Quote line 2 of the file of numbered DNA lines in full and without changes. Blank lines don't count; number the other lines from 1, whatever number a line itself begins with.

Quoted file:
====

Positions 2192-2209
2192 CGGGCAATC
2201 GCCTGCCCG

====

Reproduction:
2192 CGGGCAATC